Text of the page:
Commence: Year 1.5

Last week included two days of productive professional development. In my experience thus far, professional development is hit or miss. Either you learn a lot, or you learn very little. Last week’s two days, I felt like a sponge soaking up as much as I could. New, fun, effective ideas to teach math not only for the summer, but for the upcoming schoolyear and beyond.

Last Friday was classroom setup day. I entered a classroom in complete disarray. Graffiti on over half the desks. Marker stains on the whiteboard. Computer cords everywhere. File cabinets in places they did not belong. As Ms. J (who helped me clean up.. thanks!) noted: only 13 [or 30+] desks were actually clean. 3+ hours later, place looked like a classroom. A nice classroom. Before leaving, I stood at the door and patted myself on the back. Good job Mr. G; you really cleaned up.

Last night reminded me how invested one must be in this profession. I hit a cafe to plan around 4:30, hoping to be finished and ready for dinner by 7. Wrong. I did not feel completely prepared until midnight. You’ve got to be dedicated with this job. And you’ve got to accept the sacrifice.

Today was the first day. As each new face entered my room, I greeted them w/ a handshake and a “hello, I’m Mr. G—, what’s your name?” Delivered a highly scripted spiel on why we’re here this summer, why I’m teaching, and what I have planned for them. Then we got to work. On the agenda: order of operations, a symbol activity, and a few graph exercises disguised as fun get-to-know you icebreakers.

Because these students really should get-to-know each other. It’s their first ever, REAL high school experience. Every student is a fresh graduate of middle school. Every student is walking hs halls for the first time. (And these are very pretty halls, I might add. If you haven’t before, drive by Oak-Tech. That’s one pretty building).

One funny note: Remember how, back in the day, you’d meet a teacher an older brother/sister once had. The teacher would ask if you are so and so’s younger brother/sister. Well, that was me today. Met a young man whose older sister was in my geometry class this past school year. Geez, I feel old. Or maybe I’m just becoming a young vet.

Article on ALC

Oakland Tribune recently did an article on ALC. They called me for an interview, but it was my birthday and I was too busy rooting for the Lakers. I admire all the teachers, clinicians, and staff who persevered through the year. I did not have the strength. You did. I congratulate you.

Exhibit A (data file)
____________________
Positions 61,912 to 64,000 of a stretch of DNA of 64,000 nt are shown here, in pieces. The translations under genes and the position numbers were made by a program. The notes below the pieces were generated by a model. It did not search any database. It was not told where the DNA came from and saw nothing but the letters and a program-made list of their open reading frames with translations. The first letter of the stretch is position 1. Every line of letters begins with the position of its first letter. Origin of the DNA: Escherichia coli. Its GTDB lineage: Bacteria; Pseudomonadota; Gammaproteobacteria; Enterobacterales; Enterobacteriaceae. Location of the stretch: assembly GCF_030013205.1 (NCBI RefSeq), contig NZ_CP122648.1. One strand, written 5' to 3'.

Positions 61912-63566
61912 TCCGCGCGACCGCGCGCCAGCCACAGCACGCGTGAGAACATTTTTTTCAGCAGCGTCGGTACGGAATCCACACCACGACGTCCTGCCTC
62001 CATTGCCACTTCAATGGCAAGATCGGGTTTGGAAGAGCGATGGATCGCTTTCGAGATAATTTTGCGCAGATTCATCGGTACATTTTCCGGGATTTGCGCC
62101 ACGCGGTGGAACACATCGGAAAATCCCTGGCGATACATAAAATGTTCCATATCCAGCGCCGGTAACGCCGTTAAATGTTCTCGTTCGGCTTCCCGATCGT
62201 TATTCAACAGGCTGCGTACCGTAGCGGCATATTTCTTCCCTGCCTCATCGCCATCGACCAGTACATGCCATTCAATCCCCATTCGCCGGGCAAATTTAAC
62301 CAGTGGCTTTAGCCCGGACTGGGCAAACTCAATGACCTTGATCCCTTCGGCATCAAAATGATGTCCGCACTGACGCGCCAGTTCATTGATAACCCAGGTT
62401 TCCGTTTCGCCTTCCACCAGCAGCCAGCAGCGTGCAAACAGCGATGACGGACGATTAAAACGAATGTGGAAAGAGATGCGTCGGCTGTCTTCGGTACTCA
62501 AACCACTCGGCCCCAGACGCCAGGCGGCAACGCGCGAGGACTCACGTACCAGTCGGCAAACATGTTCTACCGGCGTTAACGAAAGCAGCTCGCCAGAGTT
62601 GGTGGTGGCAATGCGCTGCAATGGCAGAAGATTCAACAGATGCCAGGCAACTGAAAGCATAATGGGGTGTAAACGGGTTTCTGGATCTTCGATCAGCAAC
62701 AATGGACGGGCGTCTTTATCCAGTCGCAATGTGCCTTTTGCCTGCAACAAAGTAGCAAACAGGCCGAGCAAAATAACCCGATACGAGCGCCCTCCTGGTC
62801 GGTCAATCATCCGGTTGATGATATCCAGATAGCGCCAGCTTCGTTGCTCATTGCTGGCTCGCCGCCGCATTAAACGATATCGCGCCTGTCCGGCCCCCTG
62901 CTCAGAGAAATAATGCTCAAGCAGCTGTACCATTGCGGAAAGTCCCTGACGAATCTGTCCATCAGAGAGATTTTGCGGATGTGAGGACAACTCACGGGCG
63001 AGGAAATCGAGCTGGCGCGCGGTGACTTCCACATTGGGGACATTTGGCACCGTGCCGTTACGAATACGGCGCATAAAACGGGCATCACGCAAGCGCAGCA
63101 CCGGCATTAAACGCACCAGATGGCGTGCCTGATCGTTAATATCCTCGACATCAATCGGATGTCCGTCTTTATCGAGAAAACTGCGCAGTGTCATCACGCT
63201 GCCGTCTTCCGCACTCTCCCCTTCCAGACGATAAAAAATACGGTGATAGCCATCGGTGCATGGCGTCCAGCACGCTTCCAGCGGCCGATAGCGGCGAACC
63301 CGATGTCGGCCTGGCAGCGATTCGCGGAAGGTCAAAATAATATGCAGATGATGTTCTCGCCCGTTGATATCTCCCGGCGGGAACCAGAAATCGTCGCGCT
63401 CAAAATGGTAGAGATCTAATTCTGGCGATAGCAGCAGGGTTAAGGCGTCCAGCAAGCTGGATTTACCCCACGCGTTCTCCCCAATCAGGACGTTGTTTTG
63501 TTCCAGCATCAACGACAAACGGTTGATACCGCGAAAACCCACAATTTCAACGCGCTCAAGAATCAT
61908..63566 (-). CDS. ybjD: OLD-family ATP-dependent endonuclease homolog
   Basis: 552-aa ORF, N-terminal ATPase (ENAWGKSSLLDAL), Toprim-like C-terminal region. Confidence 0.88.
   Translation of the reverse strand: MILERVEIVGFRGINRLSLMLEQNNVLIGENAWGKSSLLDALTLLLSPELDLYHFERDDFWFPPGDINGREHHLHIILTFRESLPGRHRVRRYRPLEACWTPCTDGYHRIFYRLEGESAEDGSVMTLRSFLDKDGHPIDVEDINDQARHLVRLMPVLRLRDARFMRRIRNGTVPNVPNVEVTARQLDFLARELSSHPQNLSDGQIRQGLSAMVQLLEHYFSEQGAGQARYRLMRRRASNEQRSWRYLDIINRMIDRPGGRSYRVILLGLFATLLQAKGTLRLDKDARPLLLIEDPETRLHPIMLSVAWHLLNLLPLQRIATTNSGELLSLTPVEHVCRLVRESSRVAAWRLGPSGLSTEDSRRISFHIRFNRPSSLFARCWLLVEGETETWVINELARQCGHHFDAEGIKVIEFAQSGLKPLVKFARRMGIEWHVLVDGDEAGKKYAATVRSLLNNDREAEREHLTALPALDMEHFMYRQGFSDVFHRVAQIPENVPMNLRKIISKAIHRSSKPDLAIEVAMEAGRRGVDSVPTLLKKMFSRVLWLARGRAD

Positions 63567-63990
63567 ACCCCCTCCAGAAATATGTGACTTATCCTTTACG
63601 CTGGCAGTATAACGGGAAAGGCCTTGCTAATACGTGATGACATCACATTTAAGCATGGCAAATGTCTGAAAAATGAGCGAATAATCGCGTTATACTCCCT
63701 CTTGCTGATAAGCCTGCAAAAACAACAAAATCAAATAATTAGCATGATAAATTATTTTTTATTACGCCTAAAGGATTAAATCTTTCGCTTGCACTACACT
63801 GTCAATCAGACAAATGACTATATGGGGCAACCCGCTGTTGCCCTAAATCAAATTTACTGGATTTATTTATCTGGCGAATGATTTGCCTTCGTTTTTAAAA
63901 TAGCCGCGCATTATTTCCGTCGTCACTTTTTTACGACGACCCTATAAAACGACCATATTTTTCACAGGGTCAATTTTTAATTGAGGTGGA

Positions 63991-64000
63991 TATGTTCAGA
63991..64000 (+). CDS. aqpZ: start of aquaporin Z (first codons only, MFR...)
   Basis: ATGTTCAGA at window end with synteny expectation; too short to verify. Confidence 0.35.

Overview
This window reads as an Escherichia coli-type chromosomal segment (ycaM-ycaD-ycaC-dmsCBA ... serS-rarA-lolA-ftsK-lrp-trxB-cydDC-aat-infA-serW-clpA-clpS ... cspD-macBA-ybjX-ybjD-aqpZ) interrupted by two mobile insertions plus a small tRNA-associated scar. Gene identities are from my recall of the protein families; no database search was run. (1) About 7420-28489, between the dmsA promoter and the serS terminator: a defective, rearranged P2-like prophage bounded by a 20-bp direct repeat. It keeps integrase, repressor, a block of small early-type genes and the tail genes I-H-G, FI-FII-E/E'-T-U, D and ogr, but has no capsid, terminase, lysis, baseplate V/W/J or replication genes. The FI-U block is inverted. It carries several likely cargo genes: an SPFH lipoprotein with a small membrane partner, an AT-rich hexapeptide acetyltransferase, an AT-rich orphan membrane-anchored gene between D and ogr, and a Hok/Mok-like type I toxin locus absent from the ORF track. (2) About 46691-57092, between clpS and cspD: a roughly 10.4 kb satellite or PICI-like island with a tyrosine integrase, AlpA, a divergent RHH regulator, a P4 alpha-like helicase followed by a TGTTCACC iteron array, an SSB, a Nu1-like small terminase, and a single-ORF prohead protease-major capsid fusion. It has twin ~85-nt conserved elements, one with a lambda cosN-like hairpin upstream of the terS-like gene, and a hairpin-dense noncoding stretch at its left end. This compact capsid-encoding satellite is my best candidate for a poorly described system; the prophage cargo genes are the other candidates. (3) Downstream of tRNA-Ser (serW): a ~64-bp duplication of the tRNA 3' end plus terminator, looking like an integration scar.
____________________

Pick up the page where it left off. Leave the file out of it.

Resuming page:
At the same time, the article gives you a sense of how difficult an atmosphere ALC was for staff and students alike. Check it.

Peace Out!!

This was our last week of school.

Today was our last day.

After submitting attendance, picking things up from my mailbox and signing out, I walked out of the office feeling good. On the way back to my room, I passed Mr. DW, another first year teacher, a fellow 20-something year old.

I raised a hand.

He raised a hand.

And we did a jumping high-five.

Complete with ecstatic yells of joy.

We’re done! Finished w/ our first year!

Fulfillment beyond comprehension

I’ve just got to share:

Mr. G,
I’m sorry that I couldn’t make it by to personally thank you, so e-mail is the next best thing (hopefully!).
You have been a great teacher to A, and we have been quite pleased with his experience.  You are one of A’s all time favorite teachers.  You have managed to not only teach him, but build his confidence as well as keep him excited/interested in your class.  Thank you for giving him a wonderful experience and year.  You’re such a good teacher — I’ll even forgive you for being a Laker fan~~~!!
I wish you well and hope to see in next year — I have a son who is entering 8th grade at M this fall — so if he’s fortunate he’ll have you as a freshman.
Best wishes and have a wonderful summer.
p.s.  We have season tickets to the Warriors — so look us up next season.

In my Weakest State